Solar Physics during the March 2015 Solar Eclipse

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Number: 247
1st Author: Hamish Reid
2nd Author: Hugh Hudson
Published: March 9, 2015
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Solar eclipses have always provided an interesting avenue for solar research; the coincidence of observed lunar and solar diameters, as seen from Earth, makes our local "double planet" an almost perfect natural coronagraph. This Nugget explores some of the possibilities for the next total eclipse, that of 2015 March 20. According to this interactive graphic from NASA, one can see that totality only intersects the minor landmasses of the Faeroe Islands and Svalbard, both regions of extreme natural beauty but also occasional bad weather.

The scientific virtues of an eclipse are many. First, the eclipse suppresses the bright disk of the Sun, thus vastly improving views of the corona itself. Second, in special circumstances the "knife-edge" (actually, more like a "saw-edge" because of [lunar mountains] can scan a solar feature and give otherwise unavailable information about fine spatial structure. Only Diffraction and signal-to-noise ratio limit this capability in principle.

What can the knife-edge occultation do for us scientifically? Firstly we note that the lunar mountains are sub-arcsecond, and so not so important, so indeed for most wavelengths the knife-edge is sharp. Secondly, the occultation by the lunar disc allows analysis of coronal features normally obscured due to the brightness of the solar disc, for example the position of the limb at different wavelengths (Refs. [2] and [3]). Thirdly, given enough signal-to-noise ratio, one can differentiate the 3D data cube of an imager (variables x, y, and t) and thereby produce a 2D data cube (z, t) where "z" represents the brightness of the strip just between two successive steps of the image cadence. The slice scans across the Sun as the eclipse proceeds. Since the 1999 eclipse lasted about 150 seconds, and the Sun is about 2000 arc sec in diameter, the image moves no faster than about 15 arc s per second. If the observations could provide a SNR of (say) 10 at 1-sec cadence, one could image in one dimension at 10 arc sec true resolution (depending on the geometry).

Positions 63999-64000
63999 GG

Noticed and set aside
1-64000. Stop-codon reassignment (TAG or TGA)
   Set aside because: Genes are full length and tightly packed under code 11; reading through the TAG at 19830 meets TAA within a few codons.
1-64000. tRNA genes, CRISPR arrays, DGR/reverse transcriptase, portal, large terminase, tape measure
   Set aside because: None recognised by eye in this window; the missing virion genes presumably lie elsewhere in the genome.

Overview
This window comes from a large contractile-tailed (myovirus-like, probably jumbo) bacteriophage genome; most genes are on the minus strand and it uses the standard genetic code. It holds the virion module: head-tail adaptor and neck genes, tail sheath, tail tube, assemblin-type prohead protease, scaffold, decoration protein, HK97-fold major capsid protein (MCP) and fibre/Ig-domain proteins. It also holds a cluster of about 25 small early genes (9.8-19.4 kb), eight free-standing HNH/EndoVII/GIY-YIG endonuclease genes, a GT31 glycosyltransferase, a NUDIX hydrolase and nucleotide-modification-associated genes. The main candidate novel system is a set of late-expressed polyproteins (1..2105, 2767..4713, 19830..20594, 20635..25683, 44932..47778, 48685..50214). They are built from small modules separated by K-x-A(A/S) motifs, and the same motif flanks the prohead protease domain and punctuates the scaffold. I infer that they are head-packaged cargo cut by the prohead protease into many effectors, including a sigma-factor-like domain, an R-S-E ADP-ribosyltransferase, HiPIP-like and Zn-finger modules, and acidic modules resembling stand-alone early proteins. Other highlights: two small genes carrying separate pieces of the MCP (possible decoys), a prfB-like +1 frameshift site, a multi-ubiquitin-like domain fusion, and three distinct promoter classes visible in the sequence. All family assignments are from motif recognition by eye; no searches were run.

Eclipse of 1999 August 11

This well-observed eclipse provided really interesting data in the X-ray range (from Yohkoh; see the resulting Yohkoh Science Nugget for a description. The X-ray observations (as with RHESSI) have the additional wrinkle of rapid satellite motion, as explained in that Nugget and its links.

At the other end of the spectrum, the meter wavelengths in the radio domain, the same eclipse as observed from the Nançay Radioheliograph produced the remarkable data shown (in two wavelengths) in Figure 1 [1].

Fig. 1: Two image sets from Nançay at 164 MHz (top) and 432 MHz (bottom), showing snapshots before, during, and after totality. Note the strikingly different and far better view of the corona during the eclipse. Also note the presence of stable structures that could be analyzed by the knife-edge technique.

Eclipse of 2015 March 20

The eclipse of 2015 March 20 provides an opportunity for many kinds of scientific observations that do not depend so much on having clear skies, ie radio/X-ray/EUV etc.; we would like to encourage the use of all possible observatories to take advantage of this rare opportunity. The eclipse at existing ground-based radio observatories will be partial, and so with correspondingly limited suppression of the radio disk. At the LOFAR site in Groningen, for example, the optical-disk coverage will not exceed 80%.

The e-Callisto network has many nodes throughout Europe; these will have varying degrees of coverage but good time resolution. For non-imaging observations of this kind the knife-edge imaging technique will only produce a 1D image at the position angle of the occulter (the limb of the Moon), rather than a full 2D image with excellent resolution perpendicular to that direction.

And what solar physics can we get at? As the 1999 data in Figure 1 suggest, we get a very different view of the solar corona at these wavelengths when we are more free of the unwanted image noise due to sources on the disk. At a minimum, such data automatically provide the cleanest images of the quiet corona.

As for the knife-edge imaging, compact and time-variable radio sources typically include unresolved structures, especially at longer wavelengths. We do not think that these methods have been applied at meter wavelengths, but have in the past met with good success at cm wavelengths (Refs. [2], [3]). The knife-edge technique described here was also shown to work for [Yohkoh soft X-ray data as well; in all wavelengths the Moon serves well as an opaque occulter.


The eclipse of 2015 March 20 will happen very soon, and it has potential scientific applications thanks to all of the new observational facilities available in space and on the ground Unfortunately RHESSI itself will miss the action this time due to unfavorable orbital position. Other spacecraft may or may not take advantage of the situation. At the time of writing, the Sun is active, but it is hard to predict its state in ten days' time.


[1] "Radio observations of the Sun at Nançay"

[2] "High resolution interferometric observations of the solar limb at 4.9 and 10.7 GHz during the solar eclipse of October, 1977"

[3] "Submillimeter observations of the 1991 July 11 total solar eclipse"

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